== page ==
Happy! Review: Christmas Past

The past was the big theme of last nights episode of Happy!, and though flashbacks and origins are often tired and cliche, “When Christmas Was Christmas” managed to make something powerful out of them. The characters and plot all start to fall in line in this episode, Happy and Nick are on the path to finding Hailey, we learn more about what makes Nick who he is, and we learn the demented story behind the Very Bad Santa.

One of the strong points of the episode is, as usual, the interaction between Happy and Nick. Nick is on board for doing the right thing and rescuing his daughter, but he’s still kind of a crude a**hole about it. But, this behavior is contrasted by the ever-optimistic Happy, who’s personality and intelligence are similar to that of a child’s. This makes sense too, since he was created by the mind of a child, thus his naivety and constant excitement are what push the premise of the series to be enjoyable and hilarious.

Another strong point of the episode were the flashbacks. Again, flashbacks that reveal how a character got the way they are can be a little tiresome, especially in TV, but Happy! approached it its own unique, and somewhat insane, way. Each flashback is introduced with a black and white title card akin to those seen in It’s A Wonderful Life. Ironic, since everything that happens in the past is not in the least way wonderful.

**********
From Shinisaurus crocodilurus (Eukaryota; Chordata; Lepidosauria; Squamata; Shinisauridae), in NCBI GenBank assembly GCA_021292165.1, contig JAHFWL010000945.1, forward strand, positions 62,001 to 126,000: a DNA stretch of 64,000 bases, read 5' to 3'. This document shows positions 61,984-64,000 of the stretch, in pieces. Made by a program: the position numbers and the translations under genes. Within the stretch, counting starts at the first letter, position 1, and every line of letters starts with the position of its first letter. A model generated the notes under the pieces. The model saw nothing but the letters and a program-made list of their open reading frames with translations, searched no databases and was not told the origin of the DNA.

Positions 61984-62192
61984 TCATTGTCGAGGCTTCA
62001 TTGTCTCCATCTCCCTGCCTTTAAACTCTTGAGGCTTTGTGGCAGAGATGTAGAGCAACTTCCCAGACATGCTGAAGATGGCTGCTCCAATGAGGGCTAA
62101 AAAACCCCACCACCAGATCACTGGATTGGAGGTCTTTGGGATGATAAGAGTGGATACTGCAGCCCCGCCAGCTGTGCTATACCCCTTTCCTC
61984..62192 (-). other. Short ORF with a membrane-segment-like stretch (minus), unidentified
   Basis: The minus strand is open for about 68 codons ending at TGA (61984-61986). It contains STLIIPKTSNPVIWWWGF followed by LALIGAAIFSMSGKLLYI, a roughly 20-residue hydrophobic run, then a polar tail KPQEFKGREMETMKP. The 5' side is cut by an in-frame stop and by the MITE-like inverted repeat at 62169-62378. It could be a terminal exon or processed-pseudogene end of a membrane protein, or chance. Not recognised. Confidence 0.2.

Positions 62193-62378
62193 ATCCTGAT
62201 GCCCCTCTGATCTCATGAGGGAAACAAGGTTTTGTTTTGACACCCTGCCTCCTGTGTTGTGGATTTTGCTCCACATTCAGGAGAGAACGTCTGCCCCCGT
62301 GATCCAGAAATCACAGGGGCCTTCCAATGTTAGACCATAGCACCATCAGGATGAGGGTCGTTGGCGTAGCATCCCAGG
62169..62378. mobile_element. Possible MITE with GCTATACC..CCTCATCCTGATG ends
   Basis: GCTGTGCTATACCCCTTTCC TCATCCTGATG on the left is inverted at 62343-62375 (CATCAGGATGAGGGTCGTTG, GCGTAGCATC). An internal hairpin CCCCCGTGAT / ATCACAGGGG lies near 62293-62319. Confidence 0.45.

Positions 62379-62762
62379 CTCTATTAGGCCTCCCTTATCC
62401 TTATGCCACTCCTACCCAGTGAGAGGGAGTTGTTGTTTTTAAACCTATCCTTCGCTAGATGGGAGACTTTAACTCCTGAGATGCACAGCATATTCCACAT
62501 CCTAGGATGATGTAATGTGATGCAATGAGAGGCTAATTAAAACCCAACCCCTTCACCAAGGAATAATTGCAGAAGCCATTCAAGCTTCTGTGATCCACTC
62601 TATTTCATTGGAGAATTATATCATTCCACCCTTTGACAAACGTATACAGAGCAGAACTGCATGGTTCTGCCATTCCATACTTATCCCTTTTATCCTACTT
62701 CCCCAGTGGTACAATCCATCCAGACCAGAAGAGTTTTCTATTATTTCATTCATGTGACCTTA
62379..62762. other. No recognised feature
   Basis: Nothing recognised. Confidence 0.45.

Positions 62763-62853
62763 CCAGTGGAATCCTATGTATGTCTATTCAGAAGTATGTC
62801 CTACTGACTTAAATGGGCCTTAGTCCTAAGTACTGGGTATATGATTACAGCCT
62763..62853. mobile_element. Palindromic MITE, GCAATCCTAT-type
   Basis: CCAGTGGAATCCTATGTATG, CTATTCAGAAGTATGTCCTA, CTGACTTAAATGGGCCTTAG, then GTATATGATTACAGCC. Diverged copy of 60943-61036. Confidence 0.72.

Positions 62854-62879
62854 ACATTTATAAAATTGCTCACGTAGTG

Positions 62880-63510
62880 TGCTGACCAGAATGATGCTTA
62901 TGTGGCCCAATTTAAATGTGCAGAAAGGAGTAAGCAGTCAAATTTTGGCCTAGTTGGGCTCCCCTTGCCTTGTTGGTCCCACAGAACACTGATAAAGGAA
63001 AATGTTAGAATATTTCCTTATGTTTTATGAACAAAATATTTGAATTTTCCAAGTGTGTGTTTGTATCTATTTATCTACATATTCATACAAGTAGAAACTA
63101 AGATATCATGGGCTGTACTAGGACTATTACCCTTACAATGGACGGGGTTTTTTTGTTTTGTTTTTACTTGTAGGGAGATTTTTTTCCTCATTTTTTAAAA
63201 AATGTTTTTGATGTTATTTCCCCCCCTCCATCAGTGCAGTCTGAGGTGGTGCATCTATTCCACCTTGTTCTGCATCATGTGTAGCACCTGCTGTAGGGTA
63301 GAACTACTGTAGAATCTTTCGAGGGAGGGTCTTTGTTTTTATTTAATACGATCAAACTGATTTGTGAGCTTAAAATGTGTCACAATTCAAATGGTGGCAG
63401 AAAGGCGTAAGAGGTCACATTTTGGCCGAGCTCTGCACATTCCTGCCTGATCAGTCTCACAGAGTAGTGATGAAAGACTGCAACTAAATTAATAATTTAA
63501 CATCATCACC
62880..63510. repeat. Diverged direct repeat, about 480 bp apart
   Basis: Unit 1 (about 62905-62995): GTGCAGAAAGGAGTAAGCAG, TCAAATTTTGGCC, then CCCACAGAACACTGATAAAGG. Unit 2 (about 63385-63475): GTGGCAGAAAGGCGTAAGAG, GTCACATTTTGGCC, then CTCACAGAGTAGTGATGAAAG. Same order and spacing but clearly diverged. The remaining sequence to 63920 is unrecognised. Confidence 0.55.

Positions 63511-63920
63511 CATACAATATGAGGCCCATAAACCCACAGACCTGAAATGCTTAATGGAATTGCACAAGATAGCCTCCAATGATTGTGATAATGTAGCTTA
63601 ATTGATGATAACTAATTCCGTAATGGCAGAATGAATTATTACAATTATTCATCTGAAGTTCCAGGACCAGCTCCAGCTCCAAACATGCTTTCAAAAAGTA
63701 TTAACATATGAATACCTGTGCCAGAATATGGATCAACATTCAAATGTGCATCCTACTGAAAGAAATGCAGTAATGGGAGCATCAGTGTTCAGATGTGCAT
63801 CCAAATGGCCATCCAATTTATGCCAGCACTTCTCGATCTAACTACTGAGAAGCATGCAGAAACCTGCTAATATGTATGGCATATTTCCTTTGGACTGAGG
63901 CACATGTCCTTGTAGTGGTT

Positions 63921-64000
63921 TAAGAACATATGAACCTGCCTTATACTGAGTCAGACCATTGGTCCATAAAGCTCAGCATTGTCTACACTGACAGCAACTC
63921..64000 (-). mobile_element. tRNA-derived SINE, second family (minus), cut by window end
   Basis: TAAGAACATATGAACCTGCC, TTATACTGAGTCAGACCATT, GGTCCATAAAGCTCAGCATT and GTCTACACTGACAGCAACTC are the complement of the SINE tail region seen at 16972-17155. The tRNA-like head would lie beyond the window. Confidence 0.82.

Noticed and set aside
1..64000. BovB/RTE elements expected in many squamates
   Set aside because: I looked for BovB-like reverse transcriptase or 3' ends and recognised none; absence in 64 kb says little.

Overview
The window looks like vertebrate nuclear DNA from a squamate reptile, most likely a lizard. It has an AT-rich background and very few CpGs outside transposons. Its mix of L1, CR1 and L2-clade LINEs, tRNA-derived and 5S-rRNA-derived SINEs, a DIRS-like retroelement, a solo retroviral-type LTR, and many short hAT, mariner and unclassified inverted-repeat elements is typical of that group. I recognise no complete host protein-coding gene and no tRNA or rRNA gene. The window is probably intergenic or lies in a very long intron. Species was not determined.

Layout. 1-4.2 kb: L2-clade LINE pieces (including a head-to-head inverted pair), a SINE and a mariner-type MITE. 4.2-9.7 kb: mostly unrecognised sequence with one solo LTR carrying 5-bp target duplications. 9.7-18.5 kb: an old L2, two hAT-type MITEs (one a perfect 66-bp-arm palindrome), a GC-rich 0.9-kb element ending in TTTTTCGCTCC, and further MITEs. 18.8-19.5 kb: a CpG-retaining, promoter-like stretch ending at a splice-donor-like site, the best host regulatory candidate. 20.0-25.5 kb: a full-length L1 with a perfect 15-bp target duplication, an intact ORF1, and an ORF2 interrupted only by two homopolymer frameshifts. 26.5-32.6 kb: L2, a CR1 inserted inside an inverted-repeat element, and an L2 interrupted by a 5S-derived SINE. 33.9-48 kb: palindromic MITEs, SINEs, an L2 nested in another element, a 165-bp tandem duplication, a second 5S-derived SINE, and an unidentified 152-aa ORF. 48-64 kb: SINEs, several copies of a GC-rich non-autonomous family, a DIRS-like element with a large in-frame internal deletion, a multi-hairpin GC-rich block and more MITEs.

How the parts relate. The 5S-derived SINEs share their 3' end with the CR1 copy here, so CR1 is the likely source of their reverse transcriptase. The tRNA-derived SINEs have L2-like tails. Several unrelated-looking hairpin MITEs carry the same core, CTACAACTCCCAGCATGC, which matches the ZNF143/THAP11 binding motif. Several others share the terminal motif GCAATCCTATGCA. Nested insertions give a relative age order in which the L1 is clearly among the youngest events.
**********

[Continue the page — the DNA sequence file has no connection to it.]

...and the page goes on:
These flashbacks tell the tale of Nick and Meredith’s partnership, both as detectives and in their affair, and how the dark, messed up life of a cops drive a wedge between Nick and his then-wife, Amanda. The flashbacks are a bit one-note, Nick sees dark things on the force and can’t talk about them to his wife, which causes them to drift as he starts an affair with Meredith, but they do their job well.

These snippets of the past are timed up with moments in the present and don’t take up too much of the episode’s runtime, which is perhaps their greatest achievement. They tell the story of the past in a quick and easy manner, leaving room for the interesting interactions and moments of the episode.

In main plot of the episode, Nick slips back into his old detective persona, running the investigation to find Hailey like an old pro. He uses a sketch artist to get a picture of how Happy remembers the “monster” that took Hailey then finds himself in a Santa-friendly strip club known as the North Pole, both scenes bringing out some of Meloni’s funniest moments, like when he did a celebratory dance for his first drink in 19 hours.

Meanwhile, Meredith is helping Amanda look for Hailey, or rather, they’re looking into the other missing children, hoping to find some leads as to who is taking them and sending deranged Christmas cards to their parents. The interactions between Amanda and Meredith make for some great character moments, and they finally make Meredith an interesting member of the cast, especially when we learn that she is using Amanda to get to Nick and the password.

There is, however, a strange moment that results from their investigation. Amanda is acting as a middleman between the cold Meredith and the parents who they are questioning, relating to them as a mother so that they can get information without upsetting them. The interaction between Amanda and the parents seem genuine, but it turns out they kidnapped their own daughter and had been keeping her in the attic.